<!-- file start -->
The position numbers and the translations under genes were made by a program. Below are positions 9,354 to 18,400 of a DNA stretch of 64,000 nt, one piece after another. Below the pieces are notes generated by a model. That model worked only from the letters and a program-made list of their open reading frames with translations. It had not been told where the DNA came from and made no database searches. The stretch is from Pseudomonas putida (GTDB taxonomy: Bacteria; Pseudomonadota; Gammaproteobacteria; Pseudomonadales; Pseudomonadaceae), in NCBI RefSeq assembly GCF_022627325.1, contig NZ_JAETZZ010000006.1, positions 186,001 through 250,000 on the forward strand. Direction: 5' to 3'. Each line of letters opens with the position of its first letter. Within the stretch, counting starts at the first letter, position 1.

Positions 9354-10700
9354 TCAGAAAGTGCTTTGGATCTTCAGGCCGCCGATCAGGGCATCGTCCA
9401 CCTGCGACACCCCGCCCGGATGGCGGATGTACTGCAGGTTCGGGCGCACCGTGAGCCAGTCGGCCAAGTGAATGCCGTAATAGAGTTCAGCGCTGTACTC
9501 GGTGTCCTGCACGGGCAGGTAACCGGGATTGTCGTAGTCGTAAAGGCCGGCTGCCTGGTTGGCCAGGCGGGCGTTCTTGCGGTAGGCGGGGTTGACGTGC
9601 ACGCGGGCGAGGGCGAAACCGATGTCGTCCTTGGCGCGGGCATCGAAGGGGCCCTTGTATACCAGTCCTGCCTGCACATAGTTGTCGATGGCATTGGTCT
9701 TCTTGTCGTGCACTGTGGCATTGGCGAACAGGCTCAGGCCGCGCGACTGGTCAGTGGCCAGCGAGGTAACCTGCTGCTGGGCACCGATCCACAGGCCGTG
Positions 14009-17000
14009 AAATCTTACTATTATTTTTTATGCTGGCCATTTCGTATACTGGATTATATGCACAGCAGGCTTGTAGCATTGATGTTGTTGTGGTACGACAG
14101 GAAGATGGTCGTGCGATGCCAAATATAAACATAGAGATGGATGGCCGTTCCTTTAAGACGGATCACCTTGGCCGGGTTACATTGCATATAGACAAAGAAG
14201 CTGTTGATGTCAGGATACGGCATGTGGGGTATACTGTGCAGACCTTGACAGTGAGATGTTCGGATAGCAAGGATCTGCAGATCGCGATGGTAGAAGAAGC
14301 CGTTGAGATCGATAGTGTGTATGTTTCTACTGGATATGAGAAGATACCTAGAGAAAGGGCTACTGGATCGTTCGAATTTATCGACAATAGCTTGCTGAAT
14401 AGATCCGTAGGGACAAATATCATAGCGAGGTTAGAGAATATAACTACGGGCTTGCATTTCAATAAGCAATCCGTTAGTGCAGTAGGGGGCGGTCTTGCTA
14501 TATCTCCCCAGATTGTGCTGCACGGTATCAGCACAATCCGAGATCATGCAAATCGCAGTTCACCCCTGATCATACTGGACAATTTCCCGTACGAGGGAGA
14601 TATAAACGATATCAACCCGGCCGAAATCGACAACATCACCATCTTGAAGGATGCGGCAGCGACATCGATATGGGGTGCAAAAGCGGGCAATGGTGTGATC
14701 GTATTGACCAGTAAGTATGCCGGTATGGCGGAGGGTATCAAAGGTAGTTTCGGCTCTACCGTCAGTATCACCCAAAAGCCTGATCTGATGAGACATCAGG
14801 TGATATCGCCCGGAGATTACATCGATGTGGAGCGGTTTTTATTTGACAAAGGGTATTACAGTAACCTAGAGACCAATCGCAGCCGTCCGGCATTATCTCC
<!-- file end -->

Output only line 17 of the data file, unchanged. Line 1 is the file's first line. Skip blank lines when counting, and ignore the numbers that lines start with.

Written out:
14801 TGATATCGCCCGGAGATTACATCGATGTGGAGCGGTTTTTATTTGACAAAGGGTATTACAGTAACCTAGAGACCAATCGCAGCCGTCCGGCATTATCTCC